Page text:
The beauty of Shapiro's story is its pitch-perfect combination of sycophantic mag-profile detail ("Cortland Dahl is sitting on a bar stool, looking out the window of a downtown Starbucks, watching the sky, promoting himself ... drinking tap water from a plastic cup with ice cubes and a lemon wedge") and inside-baseball clichi-speak ("Dahl's got all his bases covered: financial support, a well-developed platform and, most importantly, charisma"). But also -- yet more apt for a time of cynicism and fourth-wall breaking -- the article has the requisite oh-so-au-courant self-consciousness about the reporter's role -- an awareness that the pol wants to generate stories just like this one ("he becomes a politician again, speaking to the readers, through me, using this article to send a message").

If we were to explore the (however remotely possible) thesis that the Dahl story is an April Fools' fabrication, we might note the hoax profile's rich tradition; George Plimpton's 1985 Sports Illustrated profile of a 168-mph fastball pitcher and Might's Adam Rich obituary ("Farewell, gentle friend") come to mind. In 1996, when Esquire published a cover story on a fictitious Hollywood hot young thing named Allegra Coleman, the magazine was deluged with calls from agents. Ironically, the story of her nonstardom jump-started the career of Ali Larter, who played Coleman for the cover story and has since gone on to appear on "Dawson's Creek" and costar in "Varsity Blues." (In fact, the Esquire piece was more effective and ultimately funnier than Icon's let's-just-suppose-it's-a-hoax because it actually proved its point -- that you can create a starlet with a magazine package -- whereas, whatever popular point you want to make about the politico-celeb machine, an invented candidate is not going to end up in the Oval Office.)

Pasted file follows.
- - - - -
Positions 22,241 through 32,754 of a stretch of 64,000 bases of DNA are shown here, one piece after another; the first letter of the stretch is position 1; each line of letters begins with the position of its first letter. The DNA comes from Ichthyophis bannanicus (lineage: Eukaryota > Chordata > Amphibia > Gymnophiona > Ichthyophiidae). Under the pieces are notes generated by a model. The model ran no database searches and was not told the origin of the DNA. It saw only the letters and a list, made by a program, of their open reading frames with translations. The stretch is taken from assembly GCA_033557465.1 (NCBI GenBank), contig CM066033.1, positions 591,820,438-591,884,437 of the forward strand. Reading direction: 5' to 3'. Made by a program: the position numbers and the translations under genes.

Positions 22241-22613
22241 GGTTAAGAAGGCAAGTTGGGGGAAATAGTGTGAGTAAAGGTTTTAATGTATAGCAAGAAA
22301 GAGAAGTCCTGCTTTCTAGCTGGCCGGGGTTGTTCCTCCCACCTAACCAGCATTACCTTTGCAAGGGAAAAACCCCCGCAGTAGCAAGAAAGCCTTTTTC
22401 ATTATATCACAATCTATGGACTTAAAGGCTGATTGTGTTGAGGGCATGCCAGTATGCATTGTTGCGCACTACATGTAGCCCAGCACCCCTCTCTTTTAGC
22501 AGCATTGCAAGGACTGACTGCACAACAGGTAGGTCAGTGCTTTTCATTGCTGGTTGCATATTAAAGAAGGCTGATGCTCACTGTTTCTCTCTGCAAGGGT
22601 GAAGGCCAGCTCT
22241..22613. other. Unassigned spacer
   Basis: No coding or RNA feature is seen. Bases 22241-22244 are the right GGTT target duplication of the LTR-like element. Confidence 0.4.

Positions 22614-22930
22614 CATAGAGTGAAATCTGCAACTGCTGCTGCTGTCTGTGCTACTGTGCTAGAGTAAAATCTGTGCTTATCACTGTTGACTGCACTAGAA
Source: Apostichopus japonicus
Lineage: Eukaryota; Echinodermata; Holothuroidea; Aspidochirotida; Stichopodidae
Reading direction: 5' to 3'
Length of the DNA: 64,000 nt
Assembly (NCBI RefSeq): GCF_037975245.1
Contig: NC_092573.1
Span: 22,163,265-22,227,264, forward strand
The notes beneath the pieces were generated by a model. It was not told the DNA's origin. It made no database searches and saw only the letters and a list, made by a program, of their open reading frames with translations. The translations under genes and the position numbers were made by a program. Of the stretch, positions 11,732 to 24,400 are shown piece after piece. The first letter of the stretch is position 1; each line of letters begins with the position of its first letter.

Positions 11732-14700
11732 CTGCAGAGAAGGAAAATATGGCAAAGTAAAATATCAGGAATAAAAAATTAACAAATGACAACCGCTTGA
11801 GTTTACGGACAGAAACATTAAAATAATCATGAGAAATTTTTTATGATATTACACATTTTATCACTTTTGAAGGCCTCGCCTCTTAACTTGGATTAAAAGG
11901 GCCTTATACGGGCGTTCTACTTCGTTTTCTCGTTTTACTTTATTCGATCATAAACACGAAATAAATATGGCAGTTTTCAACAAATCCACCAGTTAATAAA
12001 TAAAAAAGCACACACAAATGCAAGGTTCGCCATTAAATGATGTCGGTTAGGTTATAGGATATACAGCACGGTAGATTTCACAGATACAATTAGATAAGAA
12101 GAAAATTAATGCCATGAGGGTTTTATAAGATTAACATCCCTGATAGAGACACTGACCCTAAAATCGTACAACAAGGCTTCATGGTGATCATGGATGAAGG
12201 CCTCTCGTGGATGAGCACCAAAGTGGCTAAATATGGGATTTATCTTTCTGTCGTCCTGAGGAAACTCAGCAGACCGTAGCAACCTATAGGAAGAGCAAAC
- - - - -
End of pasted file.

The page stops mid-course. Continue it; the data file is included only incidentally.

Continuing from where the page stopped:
Uncharitably, one might say that this kind of gag is a little played out. So why run one? Because like the Esquire story and other past hoaxes, this kind of cover generates not only laughs but, yes, stories just like this one -- attention that Icon, on its second birthday, certainly could use. Getson founded Icon as a high-minded men's "thoughtstyle magazine," starting at the age of 25 with $10,000 of his own money and eventually securing outside investment. But although its thoughtful long profiles -- see! it's paying off already! -- have been well-received, Icon is still struggling in a crowded niche.

And according to Getson, the feature has so far generated more than 100 letters of interest plus some $2,700 in campaign donations from Icon's young readership, a response Getson attributes to his "DIY"-punk background: "Looking at what the American people are interested in, it does not seem to be political platforms or positions or history or philosophy; it seems to be notoriety and PR and profile." Politics, he says, is now full of "entertainers and nonpoliticians and people who can use their history or notoriety to get public attention ... We've gotten more response to this cover than the Johnny Depp cover."

The feature, that is, carries a serious, nuanced message about public and media cynicism. Dahl is attractive largely because he resists Clintonian, weaselly whitewashing of his past (his candor-with-a-purpose, indeed, recalls George W. Bush's) -- and he'd appeal to Ventura-whetted reporters because of his bad-boy punk background. You may not be able actually to construct a candidate out of whole cloth, but the Icon story shows how little it would take to construct a bullshit no-bullshit image in tune with the times. It's tempting to say that if Cortland Dahl did not exist, someone would have had to invent him. But fact is, there's probably one out there inventing himself right now.

By James Poniewozik

James Poniewozik is a Time magazine columnist on TV and media.